Mom always liked you best: Why second-stage entrepreneurs need your love
“You like Trevor better than me!” lamented my neighbor’s daughter as she compared her mother’s love for her and her brother. I can tell you for a fact this is not true. My neighbor is a fabulous mom who showers love and affection on both of her children.
But unfortunately this is not always the case when it comes to how communities respond to their established entrepreneurs. Several years ago I met with a group of growth-company CEOs to learn what they needed to succeed. Since I was meeting with their region’s entrepreneur support organizations the next day, I asked them if they had a message I could deliver. Without exception, the message was “You don’t pay attention to us.” One by one, they told the story of their region’s fascination with startups and incentive-based recruitment. Their accomplishments went unnoticed, they struggled for any type of public support, and they agreed that most of their peers felt the same way.
Data from YourEconomy.org, a research tool from the University of Wisconsin, tells us that second-stage companies (10-99 employees with revenues between $1 million and $50 million) represented 17 percent of all U.S. companies between 2005 and 2015, but generated 37.2 percent of all jobs and 36.7 percent of sales. Like strong-willed children, these companies are sometimes more difficult to reach and often don’t think they need your help. But communities who choose to ignore them are playing a perilous game since they are your most sustainable job creators.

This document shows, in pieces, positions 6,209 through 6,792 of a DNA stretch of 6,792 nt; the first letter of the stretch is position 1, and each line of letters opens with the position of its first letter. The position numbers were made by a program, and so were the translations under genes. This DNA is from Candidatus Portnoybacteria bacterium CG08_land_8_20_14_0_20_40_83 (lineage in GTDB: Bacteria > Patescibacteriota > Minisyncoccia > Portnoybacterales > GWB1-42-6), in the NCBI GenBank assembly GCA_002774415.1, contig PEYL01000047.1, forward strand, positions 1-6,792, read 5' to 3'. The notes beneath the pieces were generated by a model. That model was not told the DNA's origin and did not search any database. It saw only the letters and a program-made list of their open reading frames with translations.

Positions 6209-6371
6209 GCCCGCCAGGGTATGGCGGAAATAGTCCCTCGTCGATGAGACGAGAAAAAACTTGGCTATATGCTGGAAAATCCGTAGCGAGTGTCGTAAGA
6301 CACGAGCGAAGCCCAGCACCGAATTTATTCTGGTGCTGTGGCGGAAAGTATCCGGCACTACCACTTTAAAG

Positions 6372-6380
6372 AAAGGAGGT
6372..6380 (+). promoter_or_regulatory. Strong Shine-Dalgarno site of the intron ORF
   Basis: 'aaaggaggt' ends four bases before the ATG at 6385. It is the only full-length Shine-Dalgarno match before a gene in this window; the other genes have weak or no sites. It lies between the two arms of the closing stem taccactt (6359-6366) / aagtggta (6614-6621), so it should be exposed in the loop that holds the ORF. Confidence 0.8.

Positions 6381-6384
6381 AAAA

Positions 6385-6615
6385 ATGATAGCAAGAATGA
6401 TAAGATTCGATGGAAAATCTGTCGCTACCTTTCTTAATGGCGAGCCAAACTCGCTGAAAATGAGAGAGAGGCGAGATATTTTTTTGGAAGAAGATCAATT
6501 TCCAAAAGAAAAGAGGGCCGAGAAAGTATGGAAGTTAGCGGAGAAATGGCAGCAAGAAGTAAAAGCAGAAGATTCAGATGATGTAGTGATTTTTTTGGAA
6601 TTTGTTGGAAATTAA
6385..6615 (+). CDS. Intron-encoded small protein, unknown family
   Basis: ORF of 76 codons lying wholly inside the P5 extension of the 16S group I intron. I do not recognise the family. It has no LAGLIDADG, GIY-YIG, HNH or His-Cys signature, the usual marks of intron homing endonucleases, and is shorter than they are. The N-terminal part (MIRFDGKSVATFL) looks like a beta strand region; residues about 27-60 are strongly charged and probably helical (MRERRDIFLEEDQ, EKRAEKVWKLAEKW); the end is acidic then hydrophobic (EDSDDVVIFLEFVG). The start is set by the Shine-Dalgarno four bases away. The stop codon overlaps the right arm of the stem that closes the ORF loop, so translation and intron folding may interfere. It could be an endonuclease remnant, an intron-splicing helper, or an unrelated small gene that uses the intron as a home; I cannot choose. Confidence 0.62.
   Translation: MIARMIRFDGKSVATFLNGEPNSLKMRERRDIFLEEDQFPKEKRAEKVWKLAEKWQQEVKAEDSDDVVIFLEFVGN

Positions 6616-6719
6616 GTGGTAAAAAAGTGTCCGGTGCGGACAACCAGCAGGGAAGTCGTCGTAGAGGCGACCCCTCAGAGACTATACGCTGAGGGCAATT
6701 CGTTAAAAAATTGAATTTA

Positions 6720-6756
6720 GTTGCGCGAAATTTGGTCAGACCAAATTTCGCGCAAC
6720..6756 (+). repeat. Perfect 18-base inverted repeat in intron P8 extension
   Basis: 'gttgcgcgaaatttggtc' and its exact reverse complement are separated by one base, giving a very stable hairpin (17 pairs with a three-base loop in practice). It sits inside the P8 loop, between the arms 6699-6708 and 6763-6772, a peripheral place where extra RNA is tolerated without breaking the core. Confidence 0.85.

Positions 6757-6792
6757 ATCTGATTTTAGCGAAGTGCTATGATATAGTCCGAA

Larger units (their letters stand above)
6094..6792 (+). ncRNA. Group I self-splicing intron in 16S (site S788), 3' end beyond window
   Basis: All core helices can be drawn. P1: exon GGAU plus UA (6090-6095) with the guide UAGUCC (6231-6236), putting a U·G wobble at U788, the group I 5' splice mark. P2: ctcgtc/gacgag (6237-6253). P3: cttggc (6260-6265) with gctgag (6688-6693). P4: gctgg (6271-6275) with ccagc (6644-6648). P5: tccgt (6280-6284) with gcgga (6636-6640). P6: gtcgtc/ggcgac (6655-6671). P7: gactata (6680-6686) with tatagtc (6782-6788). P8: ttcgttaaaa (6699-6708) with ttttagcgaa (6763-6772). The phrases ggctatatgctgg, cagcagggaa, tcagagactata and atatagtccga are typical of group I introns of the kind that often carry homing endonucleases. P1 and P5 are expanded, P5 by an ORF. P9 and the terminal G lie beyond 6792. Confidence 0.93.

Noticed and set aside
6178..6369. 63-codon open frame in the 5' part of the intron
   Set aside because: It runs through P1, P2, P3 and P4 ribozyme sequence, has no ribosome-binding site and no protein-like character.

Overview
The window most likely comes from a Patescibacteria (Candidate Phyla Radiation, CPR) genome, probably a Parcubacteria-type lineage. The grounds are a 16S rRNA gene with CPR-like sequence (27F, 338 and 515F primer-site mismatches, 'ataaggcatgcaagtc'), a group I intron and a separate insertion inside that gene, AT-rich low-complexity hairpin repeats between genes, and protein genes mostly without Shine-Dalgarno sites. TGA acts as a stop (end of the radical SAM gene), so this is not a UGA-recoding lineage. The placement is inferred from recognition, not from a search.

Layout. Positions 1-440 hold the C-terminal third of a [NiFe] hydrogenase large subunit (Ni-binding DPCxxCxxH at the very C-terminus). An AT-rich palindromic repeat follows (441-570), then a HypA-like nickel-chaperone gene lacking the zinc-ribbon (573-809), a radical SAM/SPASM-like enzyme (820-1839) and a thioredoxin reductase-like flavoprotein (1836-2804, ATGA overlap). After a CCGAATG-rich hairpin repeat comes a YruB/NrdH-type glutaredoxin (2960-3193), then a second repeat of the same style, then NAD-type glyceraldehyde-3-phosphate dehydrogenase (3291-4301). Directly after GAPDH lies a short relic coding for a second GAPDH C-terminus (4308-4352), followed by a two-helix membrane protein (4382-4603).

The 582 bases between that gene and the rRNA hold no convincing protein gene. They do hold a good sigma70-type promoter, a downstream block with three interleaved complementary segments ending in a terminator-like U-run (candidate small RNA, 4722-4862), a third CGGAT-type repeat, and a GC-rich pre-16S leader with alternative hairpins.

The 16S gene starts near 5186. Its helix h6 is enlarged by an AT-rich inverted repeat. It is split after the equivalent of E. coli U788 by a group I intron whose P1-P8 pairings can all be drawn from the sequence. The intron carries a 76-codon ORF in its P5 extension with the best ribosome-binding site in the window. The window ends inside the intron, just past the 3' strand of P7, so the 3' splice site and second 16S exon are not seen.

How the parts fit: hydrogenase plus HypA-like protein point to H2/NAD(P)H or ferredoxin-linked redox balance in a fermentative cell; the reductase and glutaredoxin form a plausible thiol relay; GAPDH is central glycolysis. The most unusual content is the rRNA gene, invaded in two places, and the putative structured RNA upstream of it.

Show them the love and your companies will make it worth your while by growing even more and lifting the region’s prosperity. Plus, they’ll pay it forward by getting involved in the community and making a difference. But if you choose to ignore them, don’t be miffed when you need their support and they don’t respond. And be prepared to wave good-bye when another region decides to lure them to greener pastures.
In a future blog, we’ll talk about ways to show your love. In the meantime, hug a growth company today. They may initially think you’re weird, but remember — change comes from the edges. One hug at a time.
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